Children, adults benefit from Yoga

Denise Springer teaches a children's yoga class at You Power Yoga in Edmond.(Shannon Cornman)

Denise Springer teaches a children’s yoga class at You Power Yoga in Edmond.(Shannon Cornman)

From aligning your chakras with the masses at Myriad Botanical Gardens to sweating it out over a hot lunchtime session, yoga classes for all ages seem to be on the rise around the metro.

The American Osteopathic Association paints the benefits of yoga as a remedy for a multitude of health problems like stress and an impetus to increased flexibility, weight reduction and increased muscle tone. It also develops confidence and boosts self- esteem, among other benefits.

Because of this, more parents around the metro have been signing their children up for yoga classes.

“Most are required to be still a lot during a school day. They need to move and release pent-up energy. Yoga helps do that in a productive way,” Denise Springer said.

Springer is the owner of You Power Yoga, 1904 E Second St., in Edmond and also works with Pose Yoga, an enrichment program she is hoping will soon be offered in metro schools as a paid option.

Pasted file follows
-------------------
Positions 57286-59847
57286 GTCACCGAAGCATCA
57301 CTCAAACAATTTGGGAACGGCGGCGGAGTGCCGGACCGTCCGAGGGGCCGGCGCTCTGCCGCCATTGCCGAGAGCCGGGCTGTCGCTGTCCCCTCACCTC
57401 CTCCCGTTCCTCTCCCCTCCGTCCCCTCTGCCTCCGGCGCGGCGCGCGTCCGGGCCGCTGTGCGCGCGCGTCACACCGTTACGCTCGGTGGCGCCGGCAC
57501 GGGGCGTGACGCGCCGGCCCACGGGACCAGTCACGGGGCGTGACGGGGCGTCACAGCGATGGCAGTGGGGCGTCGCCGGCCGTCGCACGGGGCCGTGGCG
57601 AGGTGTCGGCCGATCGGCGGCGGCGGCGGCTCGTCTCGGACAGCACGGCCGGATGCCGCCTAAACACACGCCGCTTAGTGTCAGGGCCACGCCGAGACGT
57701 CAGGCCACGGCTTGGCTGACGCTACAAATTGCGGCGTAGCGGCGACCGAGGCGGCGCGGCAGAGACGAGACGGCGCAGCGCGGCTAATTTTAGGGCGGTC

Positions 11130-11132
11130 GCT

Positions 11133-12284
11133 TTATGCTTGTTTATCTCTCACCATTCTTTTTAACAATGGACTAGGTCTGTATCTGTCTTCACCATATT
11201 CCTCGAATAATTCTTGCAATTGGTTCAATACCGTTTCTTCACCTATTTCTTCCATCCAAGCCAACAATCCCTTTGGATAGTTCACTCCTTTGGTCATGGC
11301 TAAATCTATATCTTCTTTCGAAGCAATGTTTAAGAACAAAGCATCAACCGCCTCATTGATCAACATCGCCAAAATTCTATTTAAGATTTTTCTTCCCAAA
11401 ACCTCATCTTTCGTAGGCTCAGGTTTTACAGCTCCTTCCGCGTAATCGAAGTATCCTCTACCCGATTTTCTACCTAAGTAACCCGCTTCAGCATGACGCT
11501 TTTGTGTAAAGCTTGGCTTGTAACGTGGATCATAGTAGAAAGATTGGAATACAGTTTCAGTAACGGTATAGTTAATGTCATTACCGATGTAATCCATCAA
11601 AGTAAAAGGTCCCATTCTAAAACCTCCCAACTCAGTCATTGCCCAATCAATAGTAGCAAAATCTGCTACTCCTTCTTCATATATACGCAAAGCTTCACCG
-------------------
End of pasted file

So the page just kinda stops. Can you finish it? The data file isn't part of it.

How does it work?

Springer notes that yoga works in a somewhat mysterious way; poses build strength and flexibility while massaging and detoxifying internal organs.

A single yoga session can take your body through a full range of motion.

This means that joints are stretched, bent and squeezed. For example, the “chair pose” circulates oxygen-rich blood through the poser’s joints, which can decrease the risk of arthritis.

According to Yoga Journal, Yoga is also thought to increase the drainage of lymph, the fluid circulated in the lymphatic system, which helps our bodies fight infection, destroy cancerous cells and dispose of toxins.

Springer explained that over time, yoga practice also can help little ones learn to maintain their composure and stress levels.

“In yoga, kids learn to use their breath and their physical posture to help themselves focus in school, reduce their stress levels and slow down when they need to or want to,” she said.

Cindy McCook’s daughter, Lily, was recently diagnosed with Type 1 diabetes. With multiple daily finger pricks and episodes of hyper and hypoglycemia, Lily undergoes more physiological stress than the typical 4-year-old.

Aside from making new friends, when asked about her experience with yoga, Lily said yoga is “a fun exercise” and she feels “calm and relaxed” after class.

Print headline:

Stretched thin: The health benefits of yoga reach all age groups.

Carissa Stevens

This article was written by an Oklahoma Gazette contributor. To reach an editor, please email jchancellor@okgazette.com with this story's headline in your subject line.

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